(Reuters) - At least 280 crocodiles have escaped from a Mexican refuge near the Gulf of Mexico after heavy flooding caused by Hurricane Karl, Mexican media said Tuesday.
The endangered Morelet crocodiles were on the roam in six coastal areas in the Mexican state of Veracruz and residents were told not to try to capture or kill them, El Economista reported.
The governor of Veracruz told reporters about 280 crocodiles were missing from the reserve in La Antigua, although some media put the number of reptiles at closer to 400.
Morelet crocodiles can grow to nearly 10 feet and are found in freshwater swamps, lakes and rivers, and the brackish coastal waters of eastern Mexico, Belize and Guatemala.
Federal authorities from the agency charged with environmental protection said crocodile experts would be sent to the region to try to recapture the animals.
At least 15 people were killed and thousands displaced by the hurricane, which ripped through the Yucatan peninsula and slammed into Mexico's Gulf coast this past weekend.
When the hundreds of crocodiles were discovered to have escaped, Mexican authorities put out alerts all over the country. The governor of Veracruz warned residents and inhabitants to avoid contact with the crocodiles as they may pose a threat. Furthermore, strict warnings were given not to kill or attempt to capture them.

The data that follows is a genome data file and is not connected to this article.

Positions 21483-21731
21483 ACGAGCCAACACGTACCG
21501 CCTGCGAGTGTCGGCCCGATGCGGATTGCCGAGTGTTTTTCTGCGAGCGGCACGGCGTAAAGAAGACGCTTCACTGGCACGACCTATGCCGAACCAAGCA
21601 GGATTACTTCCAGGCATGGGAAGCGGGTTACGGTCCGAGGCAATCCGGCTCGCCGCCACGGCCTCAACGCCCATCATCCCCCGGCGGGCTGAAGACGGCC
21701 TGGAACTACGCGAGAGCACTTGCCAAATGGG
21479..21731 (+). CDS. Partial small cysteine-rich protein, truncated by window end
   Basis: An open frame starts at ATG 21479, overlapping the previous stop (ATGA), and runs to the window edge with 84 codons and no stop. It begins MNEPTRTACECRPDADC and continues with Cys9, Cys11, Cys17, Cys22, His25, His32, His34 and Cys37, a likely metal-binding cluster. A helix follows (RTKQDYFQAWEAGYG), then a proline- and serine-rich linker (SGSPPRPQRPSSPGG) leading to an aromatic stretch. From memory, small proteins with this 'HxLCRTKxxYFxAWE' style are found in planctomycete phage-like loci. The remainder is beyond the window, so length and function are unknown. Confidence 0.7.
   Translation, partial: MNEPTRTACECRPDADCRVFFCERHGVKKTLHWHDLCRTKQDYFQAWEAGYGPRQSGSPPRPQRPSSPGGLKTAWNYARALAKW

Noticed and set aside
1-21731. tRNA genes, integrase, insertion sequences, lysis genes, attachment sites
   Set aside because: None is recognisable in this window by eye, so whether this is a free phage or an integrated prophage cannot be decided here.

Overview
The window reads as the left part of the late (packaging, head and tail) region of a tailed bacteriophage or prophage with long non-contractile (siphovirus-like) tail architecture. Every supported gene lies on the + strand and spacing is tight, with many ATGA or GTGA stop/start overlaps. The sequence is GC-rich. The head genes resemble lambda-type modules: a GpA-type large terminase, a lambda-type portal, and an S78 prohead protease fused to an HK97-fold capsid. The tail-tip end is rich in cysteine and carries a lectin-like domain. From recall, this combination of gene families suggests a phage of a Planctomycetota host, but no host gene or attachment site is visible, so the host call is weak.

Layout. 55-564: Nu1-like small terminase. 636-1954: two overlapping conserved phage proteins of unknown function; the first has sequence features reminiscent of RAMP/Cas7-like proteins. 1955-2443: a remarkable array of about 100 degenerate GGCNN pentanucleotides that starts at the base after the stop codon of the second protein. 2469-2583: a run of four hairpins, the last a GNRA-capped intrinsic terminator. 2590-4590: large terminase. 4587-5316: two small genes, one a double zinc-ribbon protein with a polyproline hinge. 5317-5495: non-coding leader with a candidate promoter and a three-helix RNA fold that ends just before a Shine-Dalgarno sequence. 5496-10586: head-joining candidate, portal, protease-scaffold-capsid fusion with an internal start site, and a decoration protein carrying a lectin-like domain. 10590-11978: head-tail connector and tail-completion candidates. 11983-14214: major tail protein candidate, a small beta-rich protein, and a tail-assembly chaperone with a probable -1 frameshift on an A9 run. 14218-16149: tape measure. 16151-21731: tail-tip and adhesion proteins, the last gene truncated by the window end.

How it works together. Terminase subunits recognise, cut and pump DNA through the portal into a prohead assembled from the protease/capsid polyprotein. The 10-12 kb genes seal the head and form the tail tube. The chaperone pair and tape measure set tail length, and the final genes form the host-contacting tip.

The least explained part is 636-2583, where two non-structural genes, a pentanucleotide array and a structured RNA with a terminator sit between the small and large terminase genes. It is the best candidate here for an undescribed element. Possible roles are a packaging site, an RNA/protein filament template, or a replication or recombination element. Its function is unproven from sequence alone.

How to capture a crocodile?
The Morelet crocodiles that escaped from their refuge, when mature, can reach a length of over 10 feet. They are carnivores and feast on prey as small as lake trout and as large as a Cape buffalo. Because they are on the loose, the means to control them is difficult. They pose an even greater threat to humans when they are congregated in large numbers.
Federal authorities have devised a plan to contain the 280 crocodiles that escaped. Their strategy is to send a cadre of crocodile experts to areas in and around Belize and Guatemala. There, the experts can locate and capture the roaming crocodiles without any danger to humans and the animals themselves.